Panathenaic amphoræ were used to contain the oil extracted from sacred olive trees, which was then given to the winners of the Panathenaic games, instituted in Athens under Pisistratus around 566 B.C. Widespread throughout Attica, they are also found in the parts of the ancient world where Greek influence was most keenly felt, as in Etruria. On the main face, from the sixth century B.C., there always appears the goddess Athena in the typical attitude of Pròmachos, flanked by two small columns topped with a cockerel, an animal that in this case alludes to competition on account of its combative temperament, and the traditional inscription ton Athenethen athlon (of the Athens contests). On the other side there is instead a representation of the speciality to which the prize refers, which is in this case the pentathlon, a mixed competition that included jumping, running, discus and javelin throwing, and wrestling.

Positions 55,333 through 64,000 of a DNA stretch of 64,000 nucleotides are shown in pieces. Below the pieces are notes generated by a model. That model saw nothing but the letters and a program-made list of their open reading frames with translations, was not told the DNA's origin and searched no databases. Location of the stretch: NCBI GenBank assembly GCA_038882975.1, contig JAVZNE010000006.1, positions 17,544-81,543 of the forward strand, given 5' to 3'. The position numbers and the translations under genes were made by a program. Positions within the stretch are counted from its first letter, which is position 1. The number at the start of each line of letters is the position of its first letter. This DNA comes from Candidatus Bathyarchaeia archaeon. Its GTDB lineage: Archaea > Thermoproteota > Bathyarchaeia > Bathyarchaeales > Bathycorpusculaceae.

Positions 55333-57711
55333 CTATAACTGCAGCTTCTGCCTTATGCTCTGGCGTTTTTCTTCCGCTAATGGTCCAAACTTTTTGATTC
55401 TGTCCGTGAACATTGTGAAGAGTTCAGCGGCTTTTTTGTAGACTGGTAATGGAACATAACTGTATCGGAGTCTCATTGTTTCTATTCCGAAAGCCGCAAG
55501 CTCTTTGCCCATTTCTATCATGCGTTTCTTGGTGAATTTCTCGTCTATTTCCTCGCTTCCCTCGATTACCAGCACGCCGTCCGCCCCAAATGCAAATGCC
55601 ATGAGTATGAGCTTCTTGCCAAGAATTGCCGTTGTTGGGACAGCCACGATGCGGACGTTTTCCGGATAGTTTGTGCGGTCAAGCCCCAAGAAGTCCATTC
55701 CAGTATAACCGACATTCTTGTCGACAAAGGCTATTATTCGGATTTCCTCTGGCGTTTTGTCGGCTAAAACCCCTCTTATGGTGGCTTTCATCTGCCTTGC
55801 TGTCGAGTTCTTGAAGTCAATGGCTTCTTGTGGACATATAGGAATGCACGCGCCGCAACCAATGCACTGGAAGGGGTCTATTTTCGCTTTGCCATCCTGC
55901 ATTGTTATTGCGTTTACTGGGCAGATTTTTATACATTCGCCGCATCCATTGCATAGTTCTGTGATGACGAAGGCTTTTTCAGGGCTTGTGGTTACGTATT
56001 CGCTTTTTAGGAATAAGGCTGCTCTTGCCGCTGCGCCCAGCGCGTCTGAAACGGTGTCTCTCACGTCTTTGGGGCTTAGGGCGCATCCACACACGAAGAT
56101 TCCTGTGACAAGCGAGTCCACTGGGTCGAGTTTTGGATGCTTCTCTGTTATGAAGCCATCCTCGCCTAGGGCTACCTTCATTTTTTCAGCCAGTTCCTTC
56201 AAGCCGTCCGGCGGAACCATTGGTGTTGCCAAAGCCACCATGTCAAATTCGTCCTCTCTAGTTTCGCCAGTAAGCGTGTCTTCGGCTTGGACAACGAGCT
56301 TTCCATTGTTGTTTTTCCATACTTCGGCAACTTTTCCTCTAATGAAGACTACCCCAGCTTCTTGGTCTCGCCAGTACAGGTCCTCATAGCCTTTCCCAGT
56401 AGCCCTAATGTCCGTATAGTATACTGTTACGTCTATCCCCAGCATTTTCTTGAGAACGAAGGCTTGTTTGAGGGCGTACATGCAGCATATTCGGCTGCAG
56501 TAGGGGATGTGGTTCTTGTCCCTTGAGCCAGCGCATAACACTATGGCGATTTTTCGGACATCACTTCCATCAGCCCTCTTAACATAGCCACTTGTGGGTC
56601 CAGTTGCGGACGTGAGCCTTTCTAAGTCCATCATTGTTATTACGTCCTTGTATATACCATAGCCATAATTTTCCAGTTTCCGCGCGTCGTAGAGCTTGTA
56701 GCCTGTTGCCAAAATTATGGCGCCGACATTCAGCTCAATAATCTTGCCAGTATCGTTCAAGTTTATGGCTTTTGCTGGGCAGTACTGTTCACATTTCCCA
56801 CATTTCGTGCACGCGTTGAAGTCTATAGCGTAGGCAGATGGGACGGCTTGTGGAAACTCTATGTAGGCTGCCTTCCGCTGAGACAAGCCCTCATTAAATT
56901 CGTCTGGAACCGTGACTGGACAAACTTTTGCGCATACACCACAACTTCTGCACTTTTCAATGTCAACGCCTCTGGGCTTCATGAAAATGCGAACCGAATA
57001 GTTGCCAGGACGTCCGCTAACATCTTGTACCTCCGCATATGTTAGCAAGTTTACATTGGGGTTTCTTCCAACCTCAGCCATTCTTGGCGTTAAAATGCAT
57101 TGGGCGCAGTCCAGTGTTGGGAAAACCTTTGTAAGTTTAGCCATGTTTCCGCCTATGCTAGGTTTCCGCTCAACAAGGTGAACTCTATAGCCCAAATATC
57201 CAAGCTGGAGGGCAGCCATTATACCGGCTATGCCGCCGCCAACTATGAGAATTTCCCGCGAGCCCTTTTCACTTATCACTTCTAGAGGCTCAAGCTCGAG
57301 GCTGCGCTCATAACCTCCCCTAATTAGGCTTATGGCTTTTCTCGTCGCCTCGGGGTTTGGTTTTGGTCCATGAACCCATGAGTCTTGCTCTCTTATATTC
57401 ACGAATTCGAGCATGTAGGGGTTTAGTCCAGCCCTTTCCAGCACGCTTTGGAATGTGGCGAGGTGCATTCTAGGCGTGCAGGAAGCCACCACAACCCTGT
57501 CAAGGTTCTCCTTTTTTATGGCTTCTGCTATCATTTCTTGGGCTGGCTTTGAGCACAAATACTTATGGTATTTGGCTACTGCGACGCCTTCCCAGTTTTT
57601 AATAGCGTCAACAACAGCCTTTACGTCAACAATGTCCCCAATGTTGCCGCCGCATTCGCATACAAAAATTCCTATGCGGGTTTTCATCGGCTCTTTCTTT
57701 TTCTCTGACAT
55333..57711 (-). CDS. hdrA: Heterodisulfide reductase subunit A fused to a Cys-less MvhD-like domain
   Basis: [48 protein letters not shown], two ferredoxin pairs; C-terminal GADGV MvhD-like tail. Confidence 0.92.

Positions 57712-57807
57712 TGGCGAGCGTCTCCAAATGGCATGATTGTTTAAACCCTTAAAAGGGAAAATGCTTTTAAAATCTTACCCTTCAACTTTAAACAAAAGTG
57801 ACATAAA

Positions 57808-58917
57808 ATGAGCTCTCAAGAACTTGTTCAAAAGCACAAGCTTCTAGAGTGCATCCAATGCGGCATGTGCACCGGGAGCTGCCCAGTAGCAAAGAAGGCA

For around two centuries, from the sixth to the fourth B.C., this type of vase was produced conserving the same shape and perpetuating the black-figure technique.
The decoration of the side depicting the pentathletes has been attributed to the Michigan Painter. The rest would have been executed by a master from his circle.